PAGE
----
“Can I hold the baby?” A baboon offers her friend a helping hand so she can eat her stolen snack.
We arrive in Arusha, at the foot of Mt Kilimanjaro in Tanzania after escaping showstorms in Boston and Amsterdam. It’s dark and steamy and blowing hot wind as 350 exhausted passengers make a break for it across the tarmac to the dubious-looking airport. We “line” up to pay $100 for a visa – there is only one bored/angry official assigned to the task. In adjoining cubicles, one person checks their phone, another watches soccer on a portable TV and a third eats dinner. The fancier the uniform, the bigger the epaulettes, the ruder the official — the smaller the country.
More lines for picture taking and fingerprinting leave time to examine the airport – a warehouse with bundles of wires spilling out of holes poked in the low ceiling and industrial fans blasting hot air on the relatively good humored clusters of Europeans heading off in various safari directions.
Then we’re standing outside in the sultry midnight with our rolling knapsacks and thankfully, a Nomad driver with our names is standing by. After an hour of driving in the dark (on the left) through fields, jungle, small towns, closed road-side shops, dogs, guys hanging out on a late Saturday night, we turn off and enter the gates to Machweo lodge where we are led to a thatched roof cottage with mosquito-netted bed. We try to figure out why our state-of-the-art iPhones won’t show the correct time zone, but give up and collapse.
Nomad Tanzania – terrific safari guiding and camps
In the wee hours a nearby rooster and friends insist we get up and enjoy the view of Mt. Meru – the second highest in Tanzania – and the air is clear and cool as the sun comes up. We meander through the lush grounds to breakfast where we chat with a few of the other stunned-looking tourists who have just arrived from 48 hours in airports.
Mt. Meru from Machweo Lodge, Arusha
Philip, our Nomad guide for the next 7 days shows up and we like him immediately. Gentle sense of humor, self-confident. As I have already managed to break both my reading glasses and my sunglasses before even getting off the plane, we go through an OCD pat-down of our stuff: glasses, passport, malaria pills, adapters, (passport), phone, (passport) – and we’re off.
We drive out of the well-off outskirts of Arusha (“flush” with tourist money) on a Sunday AM and watch everyone parading in their church-going Sunday best – school uniforms and fabulous kangas in vibrant colors. Not a Muslim area, I’m guessing, although we pass several madrassas and black robed women as well.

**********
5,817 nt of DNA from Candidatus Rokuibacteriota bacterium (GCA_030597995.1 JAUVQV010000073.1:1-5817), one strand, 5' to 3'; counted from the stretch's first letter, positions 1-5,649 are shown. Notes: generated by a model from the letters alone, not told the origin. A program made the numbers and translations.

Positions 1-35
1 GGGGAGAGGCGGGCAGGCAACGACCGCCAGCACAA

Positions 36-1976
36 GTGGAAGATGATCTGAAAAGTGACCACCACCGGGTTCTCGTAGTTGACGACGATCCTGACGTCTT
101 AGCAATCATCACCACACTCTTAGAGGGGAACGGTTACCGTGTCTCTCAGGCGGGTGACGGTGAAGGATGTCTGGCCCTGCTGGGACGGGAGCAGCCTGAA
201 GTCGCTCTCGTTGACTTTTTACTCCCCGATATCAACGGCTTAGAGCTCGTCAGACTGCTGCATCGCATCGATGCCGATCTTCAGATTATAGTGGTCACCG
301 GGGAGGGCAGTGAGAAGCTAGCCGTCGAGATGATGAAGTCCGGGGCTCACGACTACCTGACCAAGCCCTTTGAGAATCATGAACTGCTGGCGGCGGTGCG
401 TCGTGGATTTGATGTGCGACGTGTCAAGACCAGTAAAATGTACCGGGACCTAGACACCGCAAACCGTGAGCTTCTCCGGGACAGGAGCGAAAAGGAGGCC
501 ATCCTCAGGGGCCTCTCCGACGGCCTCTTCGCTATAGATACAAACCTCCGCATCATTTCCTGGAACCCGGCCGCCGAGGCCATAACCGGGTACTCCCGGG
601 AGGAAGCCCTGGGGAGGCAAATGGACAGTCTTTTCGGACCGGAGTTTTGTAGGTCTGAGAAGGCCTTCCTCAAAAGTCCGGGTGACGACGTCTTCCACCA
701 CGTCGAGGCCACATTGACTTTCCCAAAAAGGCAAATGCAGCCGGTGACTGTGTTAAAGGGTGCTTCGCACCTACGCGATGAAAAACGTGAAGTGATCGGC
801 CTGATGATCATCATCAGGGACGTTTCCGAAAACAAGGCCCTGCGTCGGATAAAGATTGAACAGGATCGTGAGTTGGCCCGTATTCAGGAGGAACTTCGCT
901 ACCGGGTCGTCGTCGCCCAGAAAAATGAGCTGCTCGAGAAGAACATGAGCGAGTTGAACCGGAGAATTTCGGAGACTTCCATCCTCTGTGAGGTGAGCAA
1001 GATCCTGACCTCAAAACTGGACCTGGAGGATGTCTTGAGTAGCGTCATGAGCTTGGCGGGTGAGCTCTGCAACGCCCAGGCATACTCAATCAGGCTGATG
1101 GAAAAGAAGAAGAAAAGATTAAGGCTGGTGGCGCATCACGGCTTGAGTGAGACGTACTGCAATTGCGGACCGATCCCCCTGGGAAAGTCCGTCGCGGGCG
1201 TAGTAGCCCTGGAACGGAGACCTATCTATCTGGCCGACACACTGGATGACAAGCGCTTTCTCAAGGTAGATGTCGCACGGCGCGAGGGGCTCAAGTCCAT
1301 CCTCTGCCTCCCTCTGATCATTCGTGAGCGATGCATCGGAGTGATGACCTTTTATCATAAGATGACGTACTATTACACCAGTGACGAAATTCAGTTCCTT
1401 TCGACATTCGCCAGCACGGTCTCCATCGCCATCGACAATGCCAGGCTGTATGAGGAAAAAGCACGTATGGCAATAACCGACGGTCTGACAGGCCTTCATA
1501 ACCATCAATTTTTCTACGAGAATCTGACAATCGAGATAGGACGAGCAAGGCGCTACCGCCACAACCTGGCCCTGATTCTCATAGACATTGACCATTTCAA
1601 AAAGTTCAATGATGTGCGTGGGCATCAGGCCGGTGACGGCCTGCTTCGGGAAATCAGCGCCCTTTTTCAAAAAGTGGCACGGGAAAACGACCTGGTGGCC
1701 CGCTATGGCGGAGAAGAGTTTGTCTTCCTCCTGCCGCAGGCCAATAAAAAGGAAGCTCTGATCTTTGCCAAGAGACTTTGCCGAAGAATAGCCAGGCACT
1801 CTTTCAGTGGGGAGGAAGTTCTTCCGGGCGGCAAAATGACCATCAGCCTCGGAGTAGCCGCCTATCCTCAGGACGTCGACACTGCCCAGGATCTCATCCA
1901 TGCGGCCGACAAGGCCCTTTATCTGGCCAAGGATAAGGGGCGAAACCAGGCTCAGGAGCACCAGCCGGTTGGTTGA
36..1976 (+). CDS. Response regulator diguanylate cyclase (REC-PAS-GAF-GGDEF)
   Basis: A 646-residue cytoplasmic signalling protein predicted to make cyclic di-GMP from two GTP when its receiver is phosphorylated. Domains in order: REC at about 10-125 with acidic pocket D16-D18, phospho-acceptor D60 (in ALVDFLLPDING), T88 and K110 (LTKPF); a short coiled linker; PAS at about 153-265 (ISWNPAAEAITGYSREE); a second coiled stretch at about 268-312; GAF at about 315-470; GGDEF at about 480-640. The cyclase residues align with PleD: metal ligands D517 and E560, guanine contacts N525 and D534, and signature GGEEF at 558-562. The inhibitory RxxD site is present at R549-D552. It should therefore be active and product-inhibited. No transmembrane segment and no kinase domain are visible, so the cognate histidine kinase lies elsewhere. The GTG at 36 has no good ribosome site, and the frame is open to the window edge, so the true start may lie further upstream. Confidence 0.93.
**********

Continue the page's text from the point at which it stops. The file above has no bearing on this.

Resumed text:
School uniformed kids off to church
We’re heading to Lake Manyara National Park at the edge of the African Rift Valley (stretches from the Red Sea through East Africa to Mozambique.) Manyara is one of the smaller parks – a few hours drive-through will do it, but exceptionally pretty and a wonderful introduction to local vegetation and wildlife. In fact, one our first encounters is with a group of 12 elephants who pass in front and behind us in magical (but initially terrifying – I confess – movement). I have no idea how lucky we are; we have them all to ourselves – no short wave radios, no other land rovers.
When we come upon them, they – mostly 7-10 year olds (still mighty big) are munching away – which is what they do for about 20 hours/day to feed their enormous bodies that digest food within an hour. As the elephant herd decides to move on, one steps into the road, gingerly, and crosses it – each foot with impact. A brave baboon hops alongside – perhaps hoping the elephants will discover even better food sources. A group of baboons has joined them and everyone is busily tending to the process of eating – small fast-moving baboons and large graceful Ellies. (Already we are on a nickname basis with Elephants = Ellies. And what do you call a group of baboons? A congress. So, henceforth we conjure a ‘Congress of Baboons’ daily – and comment on its relevance with dark and sarcastic overtones.)
A “congress” of baboons runs alongside our jeep.
We leave Lake Manyara – deeply shrunken by the long-lasting drought which has caused its distinctive flocks of pink flamingoes to head elsewhere – but thrilled that we have seen eagles, and hawks, blue-balled monkeys (really) more elephants, and tamarind trees and Baobab trees and hippos and cranes and Thompson gazelles and Cape Buffalo and – while no lions are in sight – many skeletal remains of various horned critters to confirm their predatory presence.
The remains of the day…
Hippos like giant stepping stones.
Then it’s off to Gibbs Farm through the town of Karatu and over red dust pockmarked roads to the oasis of this nearly 100 year old coffee plantation. Our little cottage with its view over the working farm and signature flat-topped acacia trees is right out of a Masterpiece Theatre series on British East Africa. We are enchanted and oh-so ready for 16 hours of doing absolutely nothing.
Over the hills and far away. Particularly beautiful with a gin and tonic.
Farm to table at Gibbs. And delicious.